Despite the diversity of George Harrison's many pursuits during his 58 years on earth—racing, gardening, Indian religion and culture, film making and anything remotely associated with ukeleles, Mel Brooks movies or Monty Python skits—he'll go down in history as one fourth of the Beatles.
But, notwithstanding his contributions to the most commercially successful and critically acclaimed act in the history of popular music, Harrison had a successful—and long—solo career that proved he was more than just a silent and/or junior partner to John Lennon and Paul McCartney.
The guitarist released 10 studio albums between 1970 and 2002, an experimental electronic album, a soundtrack album and two live albums (including The Concert for Bangladesh), plus some non-album singles, including the sadly overlooked "Cheer Down" (1989).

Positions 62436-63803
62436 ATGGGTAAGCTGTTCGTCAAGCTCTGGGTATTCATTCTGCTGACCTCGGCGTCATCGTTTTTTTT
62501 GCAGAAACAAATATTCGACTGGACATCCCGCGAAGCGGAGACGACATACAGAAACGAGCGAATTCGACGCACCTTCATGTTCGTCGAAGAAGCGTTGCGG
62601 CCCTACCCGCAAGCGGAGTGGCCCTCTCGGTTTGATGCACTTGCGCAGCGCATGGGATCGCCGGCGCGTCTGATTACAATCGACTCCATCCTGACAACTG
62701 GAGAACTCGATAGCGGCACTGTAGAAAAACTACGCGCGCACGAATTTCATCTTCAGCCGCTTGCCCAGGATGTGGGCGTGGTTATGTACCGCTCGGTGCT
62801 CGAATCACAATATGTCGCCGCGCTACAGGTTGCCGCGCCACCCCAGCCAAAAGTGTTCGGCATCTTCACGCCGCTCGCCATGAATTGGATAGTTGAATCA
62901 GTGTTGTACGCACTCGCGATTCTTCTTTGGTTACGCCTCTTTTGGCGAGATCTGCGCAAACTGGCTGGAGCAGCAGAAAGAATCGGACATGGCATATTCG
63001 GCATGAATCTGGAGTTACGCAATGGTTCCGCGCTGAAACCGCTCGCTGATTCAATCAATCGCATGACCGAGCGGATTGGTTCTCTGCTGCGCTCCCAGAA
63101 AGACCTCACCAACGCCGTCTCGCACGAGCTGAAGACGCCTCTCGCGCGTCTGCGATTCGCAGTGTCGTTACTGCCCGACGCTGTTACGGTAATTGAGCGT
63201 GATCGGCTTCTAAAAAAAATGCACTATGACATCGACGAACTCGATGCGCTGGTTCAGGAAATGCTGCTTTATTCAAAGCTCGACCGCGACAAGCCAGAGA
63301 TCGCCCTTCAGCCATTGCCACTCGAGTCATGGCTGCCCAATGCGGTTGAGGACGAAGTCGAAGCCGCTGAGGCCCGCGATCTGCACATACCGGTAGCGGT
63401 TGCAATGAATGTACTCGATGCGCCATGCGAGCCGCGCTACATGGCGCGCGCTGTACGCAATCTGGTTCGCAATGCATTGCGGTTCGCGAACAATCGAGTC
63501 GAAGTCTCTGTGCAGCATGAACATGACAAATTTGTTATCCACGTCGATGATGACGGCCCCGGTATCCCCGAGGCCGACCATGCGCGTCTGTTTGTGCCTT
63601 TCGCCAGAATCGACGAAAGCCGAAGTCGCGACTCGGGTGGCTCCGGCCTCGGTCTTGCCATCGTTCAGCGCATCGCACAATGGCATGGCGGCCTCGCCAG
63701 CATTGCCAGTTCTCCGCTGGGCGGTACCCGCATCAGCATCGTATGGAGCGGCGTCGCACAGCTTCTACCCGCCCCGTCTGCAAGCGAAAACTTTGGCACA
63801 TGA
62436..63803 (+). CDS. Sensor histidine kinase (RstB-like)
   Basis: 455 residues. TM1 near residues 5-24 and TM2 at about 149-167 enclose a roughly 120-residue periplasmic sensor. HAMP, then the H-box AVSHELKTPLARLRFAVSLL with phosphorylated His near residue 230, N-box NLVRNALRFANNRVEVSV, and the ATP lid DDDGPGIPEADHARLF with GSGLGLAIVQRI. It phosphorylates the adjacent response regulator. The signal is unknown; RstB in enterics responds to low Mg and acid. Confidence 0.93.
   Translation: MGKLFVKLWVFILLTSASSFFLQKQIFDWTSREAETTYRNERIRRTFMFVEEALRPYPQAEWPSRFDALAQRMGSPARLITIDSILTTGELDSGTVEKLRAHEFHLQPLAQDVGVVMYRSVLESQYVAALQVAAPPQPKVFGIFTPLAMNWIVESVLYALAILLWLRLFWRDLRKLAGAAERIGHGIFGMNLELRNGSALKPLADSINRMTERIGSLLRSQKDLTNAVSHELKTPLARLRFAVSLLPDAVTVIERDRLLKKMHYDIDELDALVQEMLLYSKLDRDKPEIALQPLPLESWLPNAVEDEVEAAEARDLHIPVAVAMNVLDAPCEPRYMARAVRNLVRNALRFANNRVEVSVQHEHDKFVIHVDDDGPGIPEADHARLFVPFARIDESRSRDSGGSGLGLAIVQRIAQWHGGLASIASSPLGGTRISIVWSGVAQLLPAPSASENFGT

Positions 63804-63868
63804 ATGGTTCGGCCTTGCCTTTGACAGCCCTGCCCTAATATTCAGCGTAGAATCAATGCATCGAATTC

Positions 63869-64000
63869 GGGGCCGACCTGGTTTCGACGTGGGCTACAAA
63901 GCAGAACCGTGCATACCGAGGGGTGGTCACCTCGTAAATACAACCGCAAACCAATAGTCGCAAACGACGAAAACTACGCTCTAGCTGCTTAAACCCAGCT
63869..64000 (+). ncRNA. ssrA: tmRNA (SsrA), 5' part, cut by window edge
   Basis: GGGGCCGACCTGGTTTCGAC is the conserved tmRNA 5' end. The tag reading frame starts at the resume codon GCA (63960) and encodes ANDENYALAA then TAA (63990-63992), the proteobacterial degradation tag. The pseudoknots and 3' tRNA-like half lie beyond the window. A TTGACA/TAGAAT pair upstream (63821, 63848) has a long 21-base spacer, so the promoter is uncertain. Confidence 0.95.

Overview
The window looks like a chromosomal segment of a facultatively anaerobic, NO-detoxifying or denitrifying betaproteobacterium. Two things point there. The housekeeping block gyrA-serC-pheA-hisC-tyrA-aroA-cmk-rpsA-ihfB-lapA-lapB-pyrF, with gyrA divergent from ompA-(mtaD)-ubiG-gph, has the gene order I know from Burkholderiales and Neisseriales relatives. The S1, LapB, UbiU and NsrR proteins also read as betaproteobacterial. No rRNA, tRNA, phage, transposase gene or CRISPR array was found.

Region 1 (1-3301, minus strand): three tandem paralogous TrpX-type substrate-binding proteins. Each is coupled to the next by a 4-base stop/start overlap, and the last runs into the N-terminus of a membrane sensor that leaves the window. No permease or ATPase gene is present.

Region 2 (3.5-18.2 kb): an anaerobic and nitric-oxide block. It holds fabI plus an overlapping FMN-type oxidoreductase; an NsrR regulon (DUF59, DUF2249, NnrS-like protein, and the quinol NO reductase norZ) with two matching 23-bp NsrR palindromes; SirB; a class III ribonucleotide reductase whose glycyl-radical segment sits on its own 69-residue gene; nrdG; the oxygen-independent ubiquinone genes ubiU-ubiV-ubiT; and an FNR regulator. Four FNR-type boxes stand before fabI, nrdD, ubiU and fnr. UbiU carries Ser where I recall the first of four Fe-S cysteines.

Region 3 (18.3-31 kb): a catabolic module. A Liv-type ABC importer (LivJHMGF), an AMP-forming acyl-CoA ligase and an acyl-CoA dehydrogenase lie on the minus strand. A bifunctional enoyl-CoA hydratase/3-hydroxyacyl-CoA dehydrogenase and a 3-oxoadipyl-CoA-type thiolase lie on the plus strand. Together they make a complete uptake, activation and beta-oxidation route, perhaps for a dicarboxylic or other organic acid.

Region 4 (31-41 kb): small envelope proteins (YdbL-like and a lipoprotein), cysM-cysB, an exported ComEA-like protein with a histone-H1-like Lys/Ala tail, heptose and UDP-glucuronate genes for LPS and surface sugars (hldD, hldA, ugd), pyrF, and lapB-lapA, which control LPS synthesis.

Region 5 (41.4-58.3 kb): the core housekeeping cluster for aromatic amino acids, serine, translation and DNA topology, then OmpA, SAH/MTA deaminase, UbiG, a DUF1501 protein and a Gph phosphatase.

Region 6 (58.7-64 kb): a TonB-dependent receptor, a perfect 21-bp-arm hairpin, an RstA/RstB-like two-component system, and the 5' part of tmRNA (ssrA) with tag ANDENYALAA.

Today, on the 73rd anniversary of his birth, we're ranking his 10 "serious" studio albums. This means we're intentionally leaving out the two albums he made while the Beatles were still together, 1968's Wonderwall Music and 1969's Electronic Sound.
Wonderwall Music is a collection of instrumental movie-soundtrack-type pieces composed by Harrison, some of which (including the title track, "Wonderwall to Be Here") is pretty damn good. Electronic Sound isn't really music at all. It's just Harrison messing around with a synthesizer (the same synth he plays on Abbey Road). So yeah, we'll just ignore those for now...
Below, you'll find a quick "Happy Birthday" video we found over at GeorgeHarrison.com. Check out our album ranking in the photo gallery below!
Damian Fanelli is the online managing editor at Guitar World. Follow him on Twittah.